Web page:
The unfinished play Wozzeck, on which Alban Berg’s opera is based, was written in 1837 by Georg Büchner, a German medical student who died from typhus that same year at the age of 23. Berg conceived the opera in 1914 after seeing a performance of the play, but its composition was interrupted by the First World War and was not completed until 1921. It is an uncompromising and densely orchestrated opera written in 15 scenes and normally presented in three acts.
The present production however is played without a break, lasting one and three-quarter hours in all. This is the first production of Wozzeck at the ROH since 1984 and is here set on a large, essentially bare stage surrounded by tall, white mildew-stained tiled walls suggestive of a morgue. Four large Perspex display tanks, akin to Damien Hurst’s formalin specimen cabinets, glide about the stage – each highlighted at appropriate points in the action when the contents are relevant. One contains only clear water and plays an essential part in the deaths of Wozzeck and his common law wife, Marie.
At the front and to one side of the stage is Marie’s bedroom. She has a child by Wozzeck, born out of wedlock, and in this production the little boy is about eight years old and present on stage throughout as an observer of the action. Since this involves physical violence, rape and the eventual slitting of his mother’s throat, and his father’s death by drowning, I am surprised that the young actor Jacob Moriarty is subjected to all this trauma. Ironically the Opera House publicity warns that this production is not suitable for children!
In both the play and Berg’s opera, Wozzeck is a soldier of lowly rank and intelligence who is forced to submit to the sadistic and humiliating actions of his superiors. Already suffering from hallucinations, his sanity finally deserts him when he discovers that Marie has succumbed to the advances of the Drum Major. He stabs her to death and drowns himself.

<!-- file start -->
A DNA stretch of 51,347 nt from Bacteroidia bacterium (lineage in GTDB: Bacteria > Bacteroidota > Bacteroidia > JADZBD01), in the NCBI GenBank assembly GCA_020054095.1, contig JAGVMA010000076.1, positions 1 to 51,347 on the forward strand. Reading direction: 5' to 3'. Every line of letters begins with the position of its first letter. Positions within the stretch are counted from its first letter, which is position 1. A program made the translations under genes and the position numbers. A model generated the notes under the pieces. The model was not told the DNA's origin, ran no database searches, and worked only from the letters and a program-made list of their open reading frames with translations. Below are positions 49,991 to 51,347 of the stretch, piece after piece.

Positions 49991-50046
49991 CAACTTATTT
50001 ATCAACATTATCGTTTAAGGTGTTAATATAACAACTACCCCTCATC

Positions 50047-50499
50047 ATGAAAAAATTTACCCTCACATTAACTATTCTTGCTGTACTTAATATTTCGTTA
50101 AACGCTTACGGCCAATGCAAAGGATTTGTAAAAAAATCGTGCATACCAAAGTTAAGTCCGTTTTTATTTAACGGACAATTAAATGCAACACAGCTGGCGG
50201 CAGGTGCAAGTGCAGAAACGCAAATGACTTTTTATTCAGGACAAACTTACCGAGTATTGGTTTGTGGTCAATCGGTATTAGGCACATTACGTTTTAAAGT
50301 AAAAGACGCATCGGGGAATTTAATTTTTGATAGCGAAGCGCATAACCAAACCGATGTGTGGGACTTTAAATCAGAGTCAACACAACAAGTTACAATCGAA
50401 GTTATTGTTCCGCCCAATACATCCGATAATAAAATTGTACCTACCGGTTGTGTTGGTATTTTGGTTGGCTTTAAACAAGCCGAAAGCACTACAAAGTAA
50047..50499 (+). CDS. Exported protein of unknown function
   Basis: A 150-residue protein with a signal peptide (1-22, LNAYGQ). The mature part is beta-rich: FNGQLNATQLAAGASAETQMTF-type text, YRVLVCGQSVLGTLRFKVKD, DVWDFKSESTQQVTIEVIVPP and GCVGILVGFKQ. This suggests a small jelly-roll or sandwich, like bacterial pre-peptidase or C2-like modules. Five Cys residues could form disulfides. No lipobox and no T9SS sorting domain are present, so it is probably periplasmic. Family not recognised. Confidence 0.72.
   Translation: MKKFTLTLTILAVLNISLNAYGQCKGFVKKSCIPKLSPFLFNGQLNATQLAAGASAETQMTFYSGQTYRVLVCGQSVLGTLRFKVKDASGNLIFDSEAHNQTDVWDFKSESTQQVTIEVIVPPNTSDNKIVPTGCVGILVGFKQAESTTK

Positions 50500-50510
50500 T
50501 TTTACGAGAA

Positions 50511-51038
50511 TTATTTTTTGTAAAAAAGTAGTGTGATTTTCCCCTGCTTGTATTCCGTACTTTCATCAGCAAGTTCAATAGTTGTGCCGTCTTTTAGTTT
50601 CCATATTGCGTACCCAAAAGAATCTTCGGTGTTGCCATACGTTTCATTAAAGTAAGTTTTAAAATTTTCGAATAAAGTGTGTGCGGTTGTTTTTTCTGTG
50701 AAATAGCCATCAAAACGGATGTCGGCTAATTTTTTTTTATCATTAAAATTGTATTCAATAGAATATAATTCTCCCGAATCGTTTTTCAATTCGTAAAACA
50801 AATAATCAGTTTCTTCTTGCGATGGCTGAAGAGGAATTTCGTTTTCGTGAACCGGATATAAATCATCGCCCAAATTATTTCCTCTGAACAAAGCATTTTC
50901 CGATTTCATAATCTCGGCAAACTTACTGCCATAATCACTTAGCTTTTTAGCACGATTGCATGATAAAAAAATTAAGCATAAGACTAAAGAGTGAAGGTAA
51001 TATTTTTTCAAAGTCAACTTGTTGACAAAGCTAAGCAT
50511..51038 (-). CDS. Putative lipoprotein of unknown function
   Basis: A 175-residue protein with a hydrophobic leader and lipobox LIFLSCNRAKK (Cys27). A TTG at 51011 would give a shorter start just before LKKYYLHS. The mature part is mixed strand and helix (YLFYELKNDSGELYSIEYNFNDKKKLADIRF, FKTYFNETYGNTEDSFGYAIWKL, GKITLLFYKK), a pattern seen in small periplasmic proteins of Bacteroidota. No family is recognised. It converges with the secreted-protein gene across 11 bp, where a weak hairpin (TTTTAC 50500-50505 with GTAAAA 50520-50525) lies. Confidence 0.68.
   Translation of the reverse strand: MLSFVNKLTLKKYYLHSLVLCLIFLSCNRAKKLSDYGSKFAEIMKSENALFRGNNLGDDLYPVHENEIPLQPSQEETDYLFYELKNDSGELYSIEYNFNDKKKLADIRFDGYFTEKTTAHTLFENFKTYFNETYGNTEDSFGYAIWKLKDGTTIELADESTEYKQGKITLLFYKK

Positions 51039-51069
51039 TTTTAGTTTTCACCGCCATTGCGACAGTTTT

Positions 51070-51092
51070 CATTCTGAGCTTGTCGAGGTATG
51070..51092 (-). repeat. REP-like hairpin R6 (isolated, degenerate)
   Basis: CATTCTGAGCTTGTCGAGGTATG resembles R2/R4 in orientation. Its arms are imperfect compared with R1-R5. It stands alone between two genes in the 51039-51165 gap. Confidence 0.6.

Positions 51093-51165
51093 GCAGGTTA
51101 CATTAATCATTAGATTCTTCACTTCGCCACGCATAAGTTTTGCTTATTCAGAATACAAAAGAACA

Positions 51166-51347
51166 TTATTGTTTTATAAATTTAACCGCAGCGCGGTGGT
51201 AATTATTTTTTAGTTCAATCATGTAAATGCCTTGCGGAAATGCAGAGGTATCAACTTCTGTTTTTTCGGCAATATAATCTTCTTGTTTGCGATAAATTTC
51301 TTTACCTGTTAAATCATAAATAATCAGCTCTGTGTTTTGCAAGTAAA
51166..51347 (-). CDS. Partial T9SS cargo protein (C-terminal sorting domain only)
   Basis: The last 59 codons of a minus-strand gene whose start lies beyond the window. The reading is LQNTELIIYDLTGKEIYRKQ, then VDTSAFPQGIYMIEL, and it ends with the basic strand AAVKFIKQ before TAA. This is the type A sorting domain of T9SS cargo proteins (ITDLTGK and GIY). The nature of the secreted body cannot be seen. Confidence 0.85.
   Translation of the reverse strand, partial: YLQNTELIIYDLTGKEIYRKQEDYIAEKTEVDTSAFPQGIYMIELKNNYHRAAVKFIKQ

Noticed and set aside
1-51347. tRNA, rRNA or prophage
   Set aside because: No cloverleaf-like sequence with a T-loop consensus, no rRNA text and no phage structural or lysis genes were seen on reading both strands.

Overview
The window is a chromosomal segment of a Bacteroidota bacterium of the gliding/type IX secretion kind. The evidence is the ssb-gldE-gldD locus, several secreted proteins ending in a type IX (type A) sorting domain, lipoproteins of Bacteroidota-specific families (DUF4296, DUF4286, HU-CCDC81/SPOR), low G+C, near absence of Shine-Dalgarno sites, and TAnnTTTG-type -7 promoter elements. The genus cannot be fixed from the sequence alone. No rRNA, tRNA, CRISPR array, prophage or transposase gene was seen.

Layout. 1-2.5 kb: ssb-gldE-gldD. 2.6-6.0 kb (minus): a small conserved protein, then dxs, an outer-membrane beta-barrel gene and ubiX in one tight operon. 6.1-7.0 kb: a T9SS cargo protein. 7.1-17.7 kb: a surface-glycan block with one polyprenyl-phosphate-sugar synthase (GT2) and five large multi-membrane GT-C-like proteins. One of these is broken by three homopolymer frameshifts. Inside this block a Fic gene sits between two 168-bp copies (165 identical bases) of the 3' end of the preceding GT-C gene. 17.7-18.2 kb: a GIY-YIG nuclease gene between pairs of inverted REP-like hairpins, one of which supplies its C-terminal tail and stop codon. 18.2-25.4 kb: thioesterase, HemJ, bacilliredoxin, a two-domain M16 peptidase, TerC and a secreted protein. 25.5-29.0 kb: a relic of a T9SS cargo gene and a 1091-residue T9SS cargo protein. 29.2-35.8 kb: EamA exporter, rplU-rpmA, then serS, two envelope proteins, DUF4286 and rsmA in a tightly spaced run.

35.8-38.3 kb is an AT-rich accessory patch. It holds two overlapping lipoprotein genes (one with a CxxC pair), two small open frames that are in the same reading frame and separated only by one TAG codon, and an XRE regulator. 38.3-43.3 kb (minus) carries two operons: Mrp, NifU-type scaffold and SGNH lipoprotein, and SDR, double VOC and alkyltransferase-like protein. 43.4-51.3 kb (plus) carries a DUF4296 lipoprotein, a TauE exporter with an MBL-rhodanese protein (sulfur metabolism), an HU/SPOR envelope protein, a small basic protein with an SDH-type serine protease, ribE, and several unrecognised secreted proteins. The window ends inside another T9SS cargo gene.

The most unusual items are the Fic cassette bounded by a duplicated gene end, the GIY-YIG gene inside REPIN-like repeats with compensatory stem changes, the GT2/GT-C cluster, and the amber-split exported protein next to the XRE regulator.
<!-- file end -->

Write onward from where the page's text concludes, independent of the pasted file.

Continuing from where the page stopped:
The director Keith Warner portrays Wozzeck not as a soldier but as a poor exploited worker who appears to be psychotic from the start. Berg, I am sure, intended him to be an oppressed simpleton who slides into madness, rather than a psychopath. This detracts from the sympathy which should be engendered by this poor man’s plight, as well as being at odds with the barrack room brutality envisaged by both author and composer.
The production, sets and lighting are brilliantly conceived but the horror is unremitting, with little trace of humanity. Stage effects such as the cutting of Marie’s throat over the water tank with the resulting reddening of the water, followed soon after by Wozzeck’s drowning in the same water, are horribly realistic.
The singing of the entire cast was superlative, as was the playing of the ROH orchestra under the baton of Antonio Pappano who, with this production and that of the recent Ariadne auf Naxos, has made a most auspicious start to his tenure of the post of musical director at Covent Garden. Matthias Goerne, a bear of a man, sang and acted brilliantly but failed to move me due, I suspect, to the director’s interpretation of the role.
Marie was sung by Katarina Dalayman not as a sexy seductress but as a bespectacled Fraulein. She, along with Eric Halfvarson as the doctor, Graham Clark as the Captain and Kim Begley as the Drum Major, was distinguished in her role, coping faultlessly with the Sprechstimme (best described as ‘musically defined speech’) which Berg uses throughout.
This whole project was a credit to the ROH and bodes well for the future of the company. Incidentally their decision to reduce the price of the seats for these performances of Wozzeck was an obvious success as I have seldom seen so many young adults in the Covent Garden audience.